Lake Naivasha is a freshwater lake 93 km northwest of Nairobi. It’s one of Kenya’s many national parks, home to over 400 species of birds and a thriving population of hippopotami. Indulge me as I type out hippopotami again.
We arrived at our lakeside campground around dusk on day 3 of our overland East Africa tour. It had already been an eventful day, considering we woke up before dawn for an animal-packed safari in Masai Mara National Park. Most of the crew spent the next day exploring the area on cycling or walking tours of Hell’s Gate National Park, but a few of us decided to relax in the camp.
As it happens, the excitement came to us.
A pod of hippopotami slowly emerged along the water’s edge. They patiently grazed on grass as a crowd of campers ogled from afar. We were warned to keep a generous distance, as they are deceptively agile despite their great size. Legend has it that a member of a previous tour had her spine broken by the powerful jaw of a territorial hippo. I couldn’t tell if that was a yarn spun by our tour leader to get us to pay attention to the warning, but it seemed plausible, as hippos kill more people than any other animal in Africa (aside from mosquitoes).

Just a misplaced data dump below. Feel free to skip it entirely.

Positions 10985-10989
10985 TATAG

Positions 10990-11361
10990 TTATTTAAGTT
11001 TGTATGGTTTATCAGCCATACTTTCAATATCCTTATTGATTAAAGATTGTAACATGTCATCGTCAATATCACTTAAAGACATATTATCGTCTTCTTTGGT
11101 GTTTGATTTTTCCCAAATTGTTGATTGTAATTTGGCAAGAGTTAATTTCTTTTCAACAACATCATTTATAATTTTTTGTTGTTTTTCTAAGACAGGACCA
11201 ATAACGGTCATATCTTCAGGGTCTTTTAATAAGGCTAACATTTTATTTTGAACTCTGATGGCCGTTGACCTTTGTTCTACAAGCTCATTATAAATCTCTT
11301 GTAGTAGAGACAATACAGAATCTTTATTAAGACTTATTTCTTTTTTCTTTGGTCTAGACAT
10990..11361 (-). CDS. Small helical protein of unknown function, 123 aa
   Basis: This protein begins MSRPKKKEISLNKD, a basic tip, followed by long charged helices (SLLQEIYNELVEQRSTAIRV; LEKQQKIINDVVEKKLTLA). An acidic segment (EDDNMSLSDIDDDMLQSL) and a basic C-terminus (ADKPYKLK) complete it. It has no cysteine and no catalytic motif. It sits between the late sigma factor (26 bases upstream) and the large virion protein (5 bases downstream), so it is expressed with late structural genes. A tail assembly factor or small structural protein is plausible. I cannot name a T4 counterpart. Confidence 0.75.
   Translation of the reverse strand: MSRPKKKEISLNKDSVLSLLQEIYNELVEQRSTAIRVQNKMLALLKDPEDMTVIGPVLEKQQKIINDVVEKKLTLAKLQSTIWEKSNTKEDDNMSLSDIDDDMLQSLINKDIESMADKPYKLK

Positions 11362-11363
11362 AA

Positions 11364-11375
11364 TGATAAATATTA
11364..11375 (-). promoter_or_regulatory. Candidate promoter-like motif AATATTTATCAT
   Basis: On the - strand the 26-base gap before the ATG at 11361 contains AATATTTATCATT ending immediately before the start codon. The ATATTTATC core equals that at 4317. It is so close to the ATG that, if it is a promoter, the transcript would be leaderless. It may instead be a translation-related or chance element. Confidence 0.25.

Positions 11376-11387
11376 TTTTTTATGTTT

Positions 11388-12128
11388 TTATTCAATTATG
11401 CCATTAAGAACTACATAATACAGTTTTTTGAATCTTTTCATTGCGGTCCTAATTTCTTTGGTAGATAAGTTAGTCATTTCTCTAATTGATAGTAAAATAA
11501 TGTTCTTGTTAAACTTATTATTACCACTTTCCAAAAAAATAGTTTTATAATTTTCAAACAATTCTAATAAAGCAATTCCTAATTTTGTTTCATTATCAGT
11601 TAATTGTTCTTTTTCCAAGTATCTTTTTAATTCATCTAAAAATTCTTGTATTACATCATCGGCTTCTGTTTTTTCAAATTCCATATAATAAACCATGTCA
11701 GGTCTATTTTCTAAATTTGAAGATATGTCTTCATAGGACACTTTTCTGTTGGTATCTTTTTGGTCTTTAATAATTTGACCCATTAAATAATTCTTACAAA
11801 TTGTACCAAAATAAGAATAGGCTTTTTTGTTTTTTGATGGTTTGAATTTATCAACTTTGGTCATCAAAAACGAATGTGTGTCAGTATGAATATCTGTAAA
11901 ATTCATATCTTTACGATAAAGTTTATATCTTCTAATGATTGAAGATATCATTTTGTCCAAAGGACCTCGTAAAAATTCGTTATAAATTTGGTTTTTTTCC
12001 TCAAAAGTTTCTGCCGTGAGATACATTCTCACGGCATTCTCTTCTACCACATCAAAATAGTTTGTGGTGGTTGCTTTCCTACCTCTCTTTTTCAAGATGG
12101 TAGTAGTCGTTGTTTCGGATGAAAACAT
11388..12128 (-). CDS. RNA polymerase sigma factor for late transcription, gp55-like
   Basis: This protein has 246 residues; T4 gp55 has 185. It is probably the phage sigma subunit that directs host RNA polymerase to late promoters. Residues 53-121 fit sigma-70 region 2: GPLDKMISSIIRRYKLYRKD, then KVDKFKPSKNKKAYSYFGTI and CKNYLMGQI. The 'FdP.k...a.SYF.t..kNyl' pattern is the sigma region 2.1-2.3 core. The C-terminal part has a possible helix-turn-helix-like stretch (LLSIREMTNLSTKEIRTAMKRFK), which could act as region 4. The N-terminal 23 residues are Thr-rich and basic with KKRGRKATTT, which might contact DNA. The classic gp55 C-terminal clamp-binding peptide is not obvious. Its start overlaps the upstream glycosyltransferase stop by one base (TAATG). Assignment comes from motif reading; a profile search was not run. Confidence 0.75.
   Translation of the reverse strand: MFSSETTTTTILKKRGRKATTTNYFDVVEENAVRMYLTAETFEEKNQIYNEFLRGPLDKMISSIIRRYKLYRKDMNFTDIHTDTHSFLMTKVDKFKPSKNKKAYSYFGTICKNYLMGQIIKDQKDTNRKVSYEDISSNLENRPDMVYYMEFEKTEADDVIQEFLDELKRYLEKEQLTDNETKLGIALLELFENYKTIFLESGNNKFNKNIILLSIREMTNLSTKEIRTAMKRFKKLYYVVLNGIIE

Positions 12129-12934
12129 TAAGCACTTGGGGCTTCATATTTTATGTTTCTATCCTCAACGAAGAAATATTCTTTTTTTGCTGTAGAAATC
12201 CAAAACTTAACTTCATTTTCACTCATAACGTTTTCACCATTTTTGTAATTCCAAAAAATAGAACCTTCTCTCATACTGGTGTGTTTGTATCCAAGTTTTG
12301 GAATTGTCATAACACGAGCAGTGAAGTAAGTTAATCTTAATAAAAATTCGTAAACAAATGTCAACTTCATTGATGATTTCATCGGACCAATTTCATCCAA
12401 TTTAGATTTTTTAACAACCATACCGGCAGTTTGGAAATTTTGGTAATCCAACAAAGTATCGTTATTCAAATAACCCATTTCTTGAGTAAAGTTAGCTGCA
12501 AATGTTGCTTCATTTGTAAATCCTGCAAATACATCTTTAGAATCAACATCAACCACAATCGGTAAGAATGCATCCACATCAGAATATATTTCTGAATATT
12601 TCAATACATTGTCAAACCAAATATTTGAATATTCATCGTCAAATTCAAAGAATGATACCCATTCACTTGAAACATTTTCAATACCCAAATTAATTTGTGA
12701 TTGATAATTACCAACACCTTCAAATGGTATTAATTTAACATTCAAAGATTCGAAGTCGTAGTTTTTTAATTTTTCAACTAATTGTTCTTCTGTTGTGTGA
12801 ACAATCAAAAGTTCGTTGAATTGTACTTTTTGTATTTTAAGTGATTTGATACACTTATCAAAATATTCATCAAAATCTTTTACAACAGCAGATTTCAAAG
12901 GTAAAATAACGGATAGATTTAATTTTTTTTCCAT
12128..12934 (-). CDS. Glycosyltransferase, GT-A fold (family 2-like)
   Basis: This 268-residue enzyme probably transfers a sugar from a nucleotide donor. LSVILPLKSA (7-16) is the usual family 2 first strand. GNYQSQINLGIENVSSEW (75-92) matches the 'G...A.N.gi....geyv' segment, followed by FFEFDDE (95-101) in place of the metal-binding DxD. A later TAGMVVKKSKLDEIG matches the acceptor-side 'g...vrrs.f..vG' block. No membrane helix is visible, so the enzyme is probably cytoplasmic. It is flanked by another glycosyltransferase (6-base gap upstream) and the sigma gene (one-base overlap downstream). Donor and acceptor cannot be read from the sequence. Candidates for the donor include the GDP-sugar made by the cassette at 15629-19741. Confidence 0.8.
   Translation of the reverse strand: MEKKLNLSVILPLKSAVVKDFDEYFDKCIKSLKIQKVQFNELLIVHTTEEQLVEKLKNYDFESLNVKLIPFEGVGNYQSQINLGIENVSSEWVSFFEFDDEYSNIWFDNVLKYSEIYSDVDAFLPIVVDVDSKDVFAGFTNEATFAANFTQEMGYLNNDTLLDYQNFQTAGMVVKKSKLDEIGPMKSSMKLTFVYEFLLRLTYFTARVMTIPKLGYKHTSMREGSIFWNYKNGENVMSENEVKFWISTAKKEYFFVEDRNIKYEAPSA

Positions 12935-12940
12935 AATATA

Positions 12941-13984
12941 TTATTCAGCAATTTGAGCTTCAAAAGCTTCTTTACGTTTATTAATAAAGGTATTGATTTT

Of course, not everyone got the memo. A grade-A “Safari Hat” (a rant for another day) decided that his camera’s telephoto lens wasn’t getting him close enough to the action, so he wandered beyond the warning signs, electric fence, and well past common sense for a closer look. Somebody from our group called out to explain his mortal danger.
Now, he could have simply turned around and walked back the way he came. Even smarter, he could have backed up while keeping his eyes on the gigantic killing machines ahead of him. Instead, Mr Safari Hat bucked convention and just grabbed the wires of the electric fence. Our bemusement with him turned to shock, but fortunately, the fence did not. Instead of receiving a lethal current of amperes, he squeezed between the wires, though not without tangling the camera dangling around his neck with the fence.
Don’t be a Safari Hat. Don’t approach the hippopotami. Don’t grab the electric fence.
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